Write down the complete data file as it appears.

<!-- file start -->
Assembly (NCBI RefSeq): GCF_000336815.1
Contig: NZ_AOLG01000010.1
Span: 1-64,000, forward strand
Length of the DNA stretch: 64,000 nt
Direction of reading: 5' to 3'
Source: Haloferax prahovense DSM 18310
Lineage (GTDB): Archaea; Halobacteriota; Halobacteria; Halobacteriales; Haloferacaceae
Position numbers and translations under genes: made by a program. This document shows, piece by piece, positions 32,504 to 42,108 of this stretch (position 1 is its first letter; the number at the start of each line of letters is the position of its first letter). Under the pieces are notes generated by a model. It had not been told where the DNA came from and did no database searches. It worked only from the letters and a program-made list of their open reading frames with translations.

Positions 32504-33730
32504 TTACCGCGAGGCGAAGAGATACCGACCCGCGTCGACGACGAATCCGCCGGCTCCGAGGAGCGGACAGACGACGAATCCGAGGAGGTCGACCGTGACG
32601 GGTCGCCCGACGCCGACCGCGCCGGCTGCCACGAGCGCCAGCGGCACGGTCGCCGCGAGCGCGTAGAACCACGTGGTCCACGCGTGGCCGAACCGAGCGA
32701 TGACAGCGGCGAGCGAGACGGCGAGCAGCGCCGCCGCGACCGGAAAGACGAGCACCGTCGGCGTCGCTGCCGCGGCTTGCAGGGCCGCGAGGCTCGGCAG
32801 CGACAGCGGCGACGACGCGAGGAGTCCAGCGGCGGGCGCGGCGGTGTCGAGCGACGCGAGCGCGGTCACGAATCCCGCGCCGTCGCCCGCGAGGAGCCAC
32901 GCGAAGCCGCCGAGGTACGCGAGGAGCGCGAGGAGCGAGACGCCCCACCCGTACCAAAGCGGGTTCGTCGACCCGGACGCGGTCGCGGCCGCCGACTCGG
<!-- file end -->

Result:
Assembly (NCBI RefSeq): GCF_000336815.1
Contig: NZ_AOLG01000010.1
Span: 1-64,000, forward strand
Length of the DNA stretch: 64,000 nt
Direction of reading: 5' to 3'
Source: Haloferax prahovense DSM 18310
Lineage (GTDB): Archaea; Halobacteriota; Halobacteria; Halobacteriales; Haloferacaceae
Position numbers and translations under genes: made by a program. This document shows, piece by piece, positions 32,504 to 42,108 of this stretch (position 1 is its first letter; the number at the start of each line of letters is the position of its first letter). Under the pieces are notes generated by a model. It had not been told where the DNA came from and did no database searches. It worked only from the letters and a program-made list of their open reading frames with translations.

Positions 32504-33730
32504 TTACCGCGAGGCGAAGAGATACCGACCCGCGTCGACGACGAATCCGCCGGCTCCGAGGAGCGGACAGACGACGAATCCGAGGAGGTCGACCGTGACG
32601 GGTCGCCCGACGCCGACCGCGCCGGCTGCCACGAGCGCCAGCGGCACGGTCGCCGCGAGCGCGTAGAACCACGTGGTCCACGCGTGGCCGAACCGAGCGA
32701 TGACAGCGGCGAGCGAGACGGCGAGCAGCGCCGCCGCGACCGGAAAGACGAGCACCGTCGGCGTCGCTGCCGCGGCTTGCAGGGCCGCGAGGCTCGGCAG
32801 CGACAGCGGCGACGACGCGAGGAGTCCAGCGGCGGGCGCGGCGGTGTCGAGCGACGCGAGCGCGGTCACGAATCCCGCGCCGTCGCCCGCGAGGAGCCAC
32901 GCGAAGCCGCCGAGGTACGCGAGGAGCGCGAGGAGCGAGACGCCCCACCCGTACCAAAGCGGGTTCGTCGACCCGGACGCGGTCGCGGCCGCCGACTCGG